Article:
Why is London Shutting Down Its LGBTQI Spaces?

Words by Robin Ward.

London’s nightlife is renowned globally for its vast, cutting-edge selection of clubs. The city’s vibrant and myriad community, eclectically spanning indie-rockers to grime and garage heads, pack the likes of Phonox and Ministry every weekend. Even if nights spent flailing around in a smoky room and spilling your beer over your newly-made friends evoke memories you would rather forget. For many, iconic destinations such as Fabric remain undeniably stitched into the city’s culture. However, as you may have noticed, this culture is wavering. Over half of London’s clubs are now closed. Amongst these, a large proportion of gay clubs and bars have shut their doors, which doesn’t just impact on having a great night out, but has wider, and more worrying, cultural significance..

So, why is this happening? The reasons are deeply rooted, both socially and economically. Perhaps the most obvious and widely covered by the media is that of drug use – an often controversial and contested issue yet not necessarily related to LGBT spaces. It was several drug-related deaths that recently brought about the closure of Fabric. And while the club now successfully reopened due to public pressure and petitions, new restrictions constantly regulate the venue.

We must remember clubs are businesses. Dramatic increases in rent prices and council-imposed regulations have damaged venues financially – specifically those already swamped by the capital’s seemingly insatiable appetite for  gentrification. For struggling owners, property developers wanting to buy their space  offer a rosy and legitimate option. Once bought, the clubs are usually converted into blocks of luxury flats, meaning the nightlife once unique to that area dissipates. To add insult to injury, those living in recently built flats also complain of the noise.  Even the historical Ministry of Sound was close to closure  when a 41-storey development was built near the club in 2014.

Ok, so fun is almost getting harder to come than reasonably priced housing, but what does this mean for the LGBTQI community? Well, first off a narrowing of choice and a straight-jacketing of London’s diversity. According to The Gay UK, in just 16 years 151 of London’s gay clubs and bars were shut down. Even the most valuable of these community spaces such as the Black Cap pub in Camden have disappeared despite being labelled as ‘a community centre for the local LGBT people in the absence of such a dedicated facility’.


Depressingly, a simple Google search will leave you with lists and lists of recently closed LGBT clubs. However there is a growing resistance. London’s Mayor Sadiq Khan announced plans last year to invest thousands into researching the disappearance of these spaces and, more recently, Pride In London 2017 highlighted many of the related cultural issues. Worryingly an extensive study beginning in 2016 by UCL’s Urban Labs, revealed that among all the closures, those that have been long-standing and intersectionally cater for women, ethnic minorities, and LGBTQI combined were among the most affected. Understanding this reveals how important it is that already marginalised groups have available safe spaces.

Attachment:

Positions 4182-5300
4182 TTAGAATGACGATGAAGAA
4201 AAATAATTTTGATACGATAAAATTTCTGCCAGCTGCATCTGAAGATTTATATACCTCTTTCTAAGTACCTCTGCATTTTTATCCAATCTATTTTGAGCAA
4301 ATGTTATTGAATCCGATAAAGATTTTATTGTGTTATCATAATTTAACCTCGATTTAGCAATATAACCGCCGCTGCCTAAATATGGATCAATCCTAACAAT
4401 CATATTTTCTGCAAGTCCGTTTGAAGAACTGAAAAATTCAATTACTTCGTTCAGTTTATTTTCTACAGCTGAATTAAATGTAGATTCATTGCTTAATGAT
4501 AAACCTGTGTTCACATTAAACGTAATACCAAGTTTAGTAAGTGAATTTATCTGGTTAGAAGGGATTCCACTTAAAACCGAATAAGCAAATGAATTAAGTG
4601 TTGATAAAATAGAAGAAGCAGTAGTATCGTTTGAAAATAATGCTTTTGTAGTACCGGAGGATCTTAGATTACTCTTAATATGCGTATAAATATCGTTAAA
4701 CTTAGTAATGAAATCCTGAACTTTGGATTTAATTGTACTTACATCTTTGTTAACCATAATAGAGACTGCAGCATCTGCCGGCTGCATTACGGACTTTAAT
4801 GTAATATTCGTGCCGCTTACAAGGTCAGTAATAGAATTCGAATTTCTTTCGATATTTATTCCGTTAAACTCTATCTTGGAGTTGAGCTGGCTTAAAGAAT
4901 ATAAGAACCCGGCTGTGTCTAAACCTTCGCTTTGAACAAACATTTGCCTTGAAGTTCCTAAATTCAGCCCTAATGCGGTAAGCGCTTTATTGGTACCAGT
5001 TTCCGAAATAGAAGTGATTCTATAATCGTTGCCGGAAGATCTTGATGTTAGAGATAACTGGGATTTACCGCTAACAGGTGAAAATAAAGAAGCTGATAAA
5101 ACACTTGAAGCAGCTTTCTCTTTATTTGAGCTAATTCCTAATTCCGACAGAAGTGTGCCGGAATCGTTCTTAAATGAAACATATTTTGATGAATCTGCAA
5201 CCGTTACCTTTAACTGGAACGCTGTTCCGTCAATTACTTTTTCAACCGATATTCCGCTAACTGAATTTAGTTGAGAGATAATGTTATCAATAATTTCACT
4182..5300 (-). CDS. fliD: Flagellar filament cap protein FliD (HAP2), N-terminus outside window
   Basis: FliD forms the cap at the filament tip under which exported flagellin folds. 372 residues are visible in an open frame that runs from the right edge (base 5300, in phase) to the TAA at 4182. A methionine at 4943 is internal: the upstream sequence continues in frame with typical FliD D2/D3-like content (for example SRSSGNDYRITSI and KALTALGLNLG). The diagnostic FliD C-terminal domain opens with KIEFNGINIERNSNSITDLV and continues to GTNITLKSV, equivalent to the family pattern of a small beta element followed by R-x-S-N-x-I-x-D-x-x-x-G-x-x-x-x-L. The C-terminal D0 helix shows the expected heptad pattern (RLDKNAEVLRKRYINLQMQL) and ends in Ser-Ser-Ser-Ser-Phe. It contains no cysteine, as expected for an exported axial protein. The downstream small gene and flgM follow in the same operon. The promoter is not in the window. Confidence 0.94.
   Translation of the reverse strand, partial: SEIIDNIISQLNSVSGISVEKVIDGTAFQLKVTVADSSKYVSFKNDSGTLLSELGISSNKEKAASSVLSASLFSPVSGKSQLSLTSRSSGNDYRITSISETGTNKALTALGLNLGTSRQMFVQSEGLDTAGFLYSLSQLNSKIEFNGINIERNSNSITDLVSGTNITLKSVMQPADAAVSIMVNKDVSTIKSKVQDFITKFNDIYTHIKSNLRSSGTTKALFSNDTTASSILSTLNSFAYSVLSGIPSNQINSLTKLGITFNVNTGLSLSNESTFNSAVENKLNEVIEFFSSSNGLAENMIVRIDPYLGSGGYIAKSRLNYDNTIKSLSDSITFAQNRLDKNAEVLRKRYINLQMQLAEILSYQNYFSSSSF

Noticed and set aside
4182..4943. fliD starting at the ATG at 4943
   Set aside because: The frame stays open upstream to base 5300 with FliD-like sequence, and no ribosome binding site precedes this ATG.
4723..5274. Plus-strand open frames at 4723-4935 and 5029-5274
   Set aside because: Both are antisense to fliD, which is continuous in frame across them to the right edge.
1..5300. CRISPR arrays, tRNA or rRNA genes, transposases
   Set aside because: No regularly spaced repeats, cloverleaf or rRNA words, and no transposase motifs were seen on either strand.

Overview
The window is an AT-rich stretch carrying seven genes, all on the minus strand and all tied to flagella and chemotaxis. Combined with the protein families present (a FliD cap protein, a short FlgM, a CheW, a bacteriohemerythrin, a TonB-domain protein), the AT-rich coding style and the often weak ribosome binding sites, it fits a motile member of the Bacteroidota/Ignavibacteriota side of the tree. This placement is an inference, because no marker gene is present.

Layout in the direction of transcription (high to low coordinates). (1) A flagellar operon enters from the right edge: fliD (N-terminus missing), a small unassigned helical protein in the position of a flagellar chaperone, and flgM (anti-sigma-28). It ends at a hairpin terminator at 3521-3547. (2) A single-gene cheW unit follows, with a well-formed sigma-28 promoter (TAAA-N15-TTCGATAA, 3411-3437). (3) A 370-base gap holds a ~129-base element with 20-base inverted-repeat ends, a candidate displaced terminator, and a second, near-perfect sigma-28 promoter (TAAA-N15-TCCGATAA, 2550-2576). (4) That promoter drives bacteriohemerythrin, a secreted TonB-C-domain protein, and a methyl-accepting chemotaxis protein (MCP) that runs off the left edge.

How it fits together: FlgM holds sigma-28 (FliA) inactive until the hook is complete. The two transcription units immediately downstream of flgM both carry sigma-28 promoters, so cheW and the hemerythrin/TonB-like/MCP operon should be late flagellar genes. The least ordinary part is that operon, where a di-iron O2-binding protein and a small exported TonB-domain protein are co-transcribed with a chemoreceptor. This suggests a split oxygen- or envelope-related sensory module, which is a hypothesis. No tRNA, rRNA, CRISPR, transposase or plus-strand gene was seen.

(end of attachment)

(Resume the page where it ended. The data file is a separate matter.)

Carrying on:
With the general closure of London’s most famous clubs it can be easy to overlook issues greatly affecting the community, and protests against such closures can be drowned-out and forgotten. Even research in these areas is sparse, and few have gained immediate attention, meaning identifying the causes is itself a struggle. In order to preserve London’s distinctive community, efforts must be made to address this nightlife decimation.

It can be hard to know where to start when protecting a city’s culture, especially when the issues are left to news-outlets and politicians to raise awareness. Yet, just as Berlin’s clubs banded together to defend their cultural space, London too has shown its public potential with Fabric. It shouldn’t stop there. No less importantly we should celebrate our diversity. Don’t let a community drown, and for those that already are, keep fighting for your spaces.


These venues are close to my own heart, they’re more than clubs, they’re sanctuaries, communities, they’re a home away from home. For those of us who spend our weeks excited for Friday, and the break from reality we know these clubs have in store, its essential we take the power into our own hands.  But how, you ask.  Well here’s how, actually:

1) If you’re a regular party animal and London is your nightlife jungle, then choose a minority safe space for the evening’s watering hole! Tiger Tiger might be king, but lesser known venues need your support! Take an evening off from your regular and give smaller business your custom.

2) Join the demonstration! Don’t scroll past and leave it to someone else, use your voice to help save London’s Nightlife and sign the petitions, retweet the outrage, update your status with complaint. Take an active role in saving our community.

3) DON’T HATE, DONATE! Even if clubbing isn’t your thing, you can show your support without leaving your living room. If everyone you know donated the price of a coffee, together, you could help keep Minority Safe Spaces open.


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